ISP LAB (MP-BGP) – Part4

It has been long time since the last part of this interesting – my own opinion– series, so before diving through today’s task I recommend everyone to check our LAB Topology & Tasks thus everyone should have known what we are doing here and our strategy to accomplish the mentioned tasks.

In the previous tasks we already implemented IS-IS to be the used IGP and then configured MPLS LDP as the labeling protocol, this LDP is used to assign label IGP prefixes.

Note: In some vendor implementations like Juniper’s LDP only assigns labels for IGP /32 prefixes.

So now we need another mechanism or a protocol to assign labels for the customer/vpn routes. Sure the engineering community gave a try to the routing protocols like IS-IS/OSPF to take this responsibility but the problem is they have to do extensions to all routing protocols or force ISPs to use just one which didn’t make sense at all, so as usual they came with the magic solution of extending the BGP to carry customers routes and assign labels to the routes and that does make sense because BGP is already used in ISPs and much flexible to be extended using AFI/SAFI concept.

The new extension was named MP-BGP which is clearly for MultiProtocol-Border Gateway Protocol, this protocol is mainly works between all PEs which requires a full mesh of iBGP sessions, or between a BGP Route Reflector and all PEs which requires only one iBGP session for each, this one is so recommended and I have never seen an ISP does full mesh of iBGP sessions, if you know some ISP do that please call 911 ūüôā

MP-BGP is responsible to carry customers routes from a PE and offer them to all other PEs if interested*, so now let’s see how to accomplish this easy task using Cisco routers of 7200VXR series which obviously run the traditional Cisco IOS.

*Interested: Once a customer is attached to a certain PE, this PE will import his related routes/prefixes from other PEs using BGP extended communities “will be discussed later

In our topology we have three PE routers “PE01, PE02 & PE03” as we mentioned we can do full mesh of MP-BGP sessions which is not recommended so we picked up P1 to be the Route Reflector collecting all the VPNv4 prefixes and redistribute them again to all clients “PEs”.

Note: In real operational network you could pick up a PE to play the Route Reflector role or you could have a separate router to play this role, it has no standard.

First of all we will configure P1 to be ready for his new role, by mentioning his clients under the BGP process.

router bgp 123
 no synchronization
 bgp log-neighbor-changes
 neighbor 1.1.1.1 remote-as 123
 neighbor 1.1.1.1 update-source Loopback0
 neighbor 2.2.2.2 remote-as 123
 neighbor 2.2.2.2 update-source Loopback0
 neighbor 3.3.3.3 remote-as 123
 neighbor 3.3.3.3 update-source Loopback0
 no auto-summary
 !
 address-family vpnv4
  neighbor 1.1.1.1 activate
  neighbor 1.1.1.1 send-community extended
  neighbor 1.1.1.1 route-reflector-client
  neighbor 2.2.2.2 activate
  neighbor 2.2.2.2 send-community extended
  neighbor 2.2.2.2 route-reflector-client
  neighbor 3.3.3.3 activate
  neighbor 3.3.3.3 send-community extended
  neighbor 3.3.3.3 route-reflector-client
 exit-address-family

Lets clarify what we’ve done in this configuration exactly. Firstly we defined the iBGP peers “PEs” and then activated all these peers under the VPNv4 address-family which means that we extended our BGP process to be MP-BGP and can exchange VPNv4 prefixes normally, then we defined these peers to be clients and that obviously means that P1 now became officially a Route Reflector.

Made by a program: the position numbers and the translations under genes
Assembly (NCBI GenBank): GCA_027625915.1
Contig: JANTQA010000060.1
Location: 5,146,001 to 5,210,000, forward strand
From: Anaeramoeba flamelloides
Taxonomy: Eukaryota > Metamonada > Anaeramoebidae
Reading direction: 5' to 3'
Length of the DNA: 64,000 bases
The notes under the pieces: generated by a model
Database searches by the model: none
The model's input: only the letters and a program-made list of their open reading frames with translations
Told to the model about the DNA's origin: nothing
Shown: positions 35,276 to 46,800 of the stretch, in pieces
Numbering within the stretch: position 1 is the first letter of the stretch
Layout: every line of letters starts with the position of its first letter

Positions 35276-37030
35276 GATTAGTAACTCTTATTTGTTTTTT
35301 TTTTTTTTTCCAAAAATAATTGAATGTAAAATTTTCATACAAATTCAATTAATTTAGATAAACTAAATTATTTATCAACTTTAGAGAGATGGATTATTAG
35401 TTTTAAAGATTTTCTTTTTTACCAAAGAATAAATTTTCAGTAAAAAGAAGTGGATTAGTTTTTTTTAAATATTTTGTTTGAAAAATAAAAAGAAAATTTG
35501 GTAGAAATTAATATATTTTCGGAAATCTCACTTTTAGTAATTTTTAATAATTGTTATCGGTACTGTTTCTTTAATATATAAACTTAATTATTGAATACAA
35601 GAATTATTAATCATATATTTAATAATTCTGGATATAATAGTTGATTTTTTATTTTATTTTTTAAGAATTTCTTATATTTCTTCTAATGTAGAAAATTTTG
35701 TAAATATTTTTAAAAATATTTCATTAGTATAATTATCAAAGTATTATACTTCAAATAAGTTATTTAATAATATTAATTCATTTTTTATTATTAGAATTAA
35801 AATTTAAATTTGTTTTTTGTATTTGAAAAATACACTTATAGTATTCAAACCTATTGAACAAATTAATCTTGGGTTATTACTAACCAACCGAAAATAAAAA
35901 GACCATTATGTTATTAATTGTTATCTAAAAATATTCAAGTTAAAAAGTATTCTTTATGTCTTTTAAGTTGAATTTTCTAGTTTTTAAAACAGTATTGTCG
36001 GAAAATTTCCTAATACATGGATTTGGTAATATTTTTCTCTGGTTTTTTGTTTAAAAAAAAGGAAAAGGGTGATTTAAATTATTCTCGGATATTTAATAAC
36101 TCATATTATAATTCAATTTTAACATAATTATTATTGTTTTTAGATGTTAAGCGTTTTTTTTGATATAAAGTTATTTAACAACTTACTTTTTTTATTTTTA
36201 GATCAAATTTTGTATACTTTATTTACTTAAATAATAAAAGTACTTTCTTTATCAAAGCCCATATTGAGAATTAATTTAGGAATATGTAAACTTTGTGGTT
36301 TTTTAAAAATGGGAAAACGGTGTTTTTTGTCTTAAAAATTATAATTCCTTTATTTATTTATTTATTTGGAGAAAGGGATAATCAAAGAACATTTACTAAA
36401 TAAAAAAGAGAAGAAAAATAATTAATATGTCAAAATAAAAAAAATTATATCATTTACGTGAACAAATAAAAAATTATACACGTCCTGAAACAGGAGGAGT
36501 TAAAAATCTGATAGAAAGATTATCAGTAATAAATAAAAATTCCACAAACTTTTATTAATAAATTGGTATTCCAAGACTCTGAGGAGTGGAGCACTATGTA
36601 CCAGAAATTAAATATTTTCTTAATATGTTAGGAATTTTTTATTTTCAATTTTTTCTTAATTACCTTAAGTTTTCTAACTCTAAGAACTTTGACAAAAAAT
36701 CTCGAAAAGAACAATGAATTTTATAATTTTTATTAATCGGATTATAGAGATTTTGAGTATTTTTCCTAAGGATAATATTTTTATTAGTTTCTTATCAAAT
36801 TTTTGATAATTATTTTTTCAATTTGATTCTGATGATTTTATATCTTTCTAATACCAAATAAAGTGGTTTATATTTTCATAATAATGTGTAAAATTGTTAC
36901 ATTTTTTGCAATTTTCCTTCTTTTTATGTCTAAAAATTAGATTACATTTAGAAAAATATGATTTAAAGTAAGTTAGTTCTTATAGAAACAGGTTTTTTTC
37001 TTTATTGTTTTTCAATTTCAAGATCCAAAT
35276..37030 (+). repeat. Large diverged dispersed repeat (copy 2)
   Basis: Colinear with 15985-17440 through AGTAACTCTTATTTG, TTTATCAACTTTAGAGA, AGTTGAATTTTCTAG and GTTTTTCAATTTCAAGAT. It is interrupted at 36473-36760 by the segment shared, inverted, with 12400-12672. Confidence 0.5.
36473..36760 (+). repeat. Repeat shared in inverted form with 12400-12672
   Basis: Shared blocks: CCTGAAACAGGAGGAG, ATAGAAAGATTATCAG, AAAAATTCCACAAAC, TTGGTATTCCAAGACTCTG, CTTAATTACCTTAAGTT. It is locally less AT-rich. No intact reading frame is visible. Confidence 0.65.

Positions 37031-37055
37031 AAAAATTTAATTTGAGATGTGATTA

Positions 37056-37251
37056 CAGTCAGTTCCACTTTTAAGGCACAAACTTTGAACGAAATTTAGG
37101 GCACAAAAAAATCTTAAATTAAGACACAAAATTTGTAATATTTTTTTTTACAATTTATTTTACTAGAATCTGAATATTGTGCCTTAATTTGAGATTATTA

There is a small part we didn’t mention which is “send-community extended”, this is enabled by default when activating a neighbor within the VPN address-family which means that we can exchange extended communities like “Route-Targets” with that peer and we will discuss this in details later.

Now we have just one thing to do, is to do the same configuration “excluding client part” on the PE routers.

router bgp 123
 no synchronization
 bgp log-neighbor-changes
 neighbor 10.10.10.10 remote-as 123
 no auto-summary
 !
 address-family vpnv4
  neighbor 10.10.10.10 activate
  neighbor 10.10.10.10 send-community extended
 exit-address-family

This part does not need any clarification I assume, and once this configuration was done, a notification msg of a BGP peering 10.10.10.10 became up, and after checking we found that an undesirable ipv4 BGP session became up and that because BGP expects an IPv4 BGP peer by default.

*Sep 20 00:26:21.803: %BGP-5-ADJCHANGE: neighbor 10.10.10.10 Up

To solve this issue we only need to tell the routers “Never expect an IPv4 BGP session unless mentioned” by doing the following command on all PE routers and the Route Reflector under the BGP process, please read BGP default IPv4-unicast:

Router(config-router)#no bgp default ipv4-unicast

Now lets verify what we’ve done already:

P1#show bgp suP1#show bgp vpnv4 unicast all summary
BGP router identifier 10.10.10.10, local AS number 123
BGP table version is 1, main routing table version 1

Neighbor        V           AS MsgRcvd MsgSent   TblVer  InQ OutQ Up/Down  State/PfxRcd
1.1.1.1         4          123       5       5        1    0    0 00:01:21        0
2.2.2.2         4          123       2       2        1    0    0 00:00:22        0
3.3.3.3         4          123       2       2        1    0    0 00:00:31        0

Now we are done, be ready for the most interesting part, VRFs & PE-CE routing…

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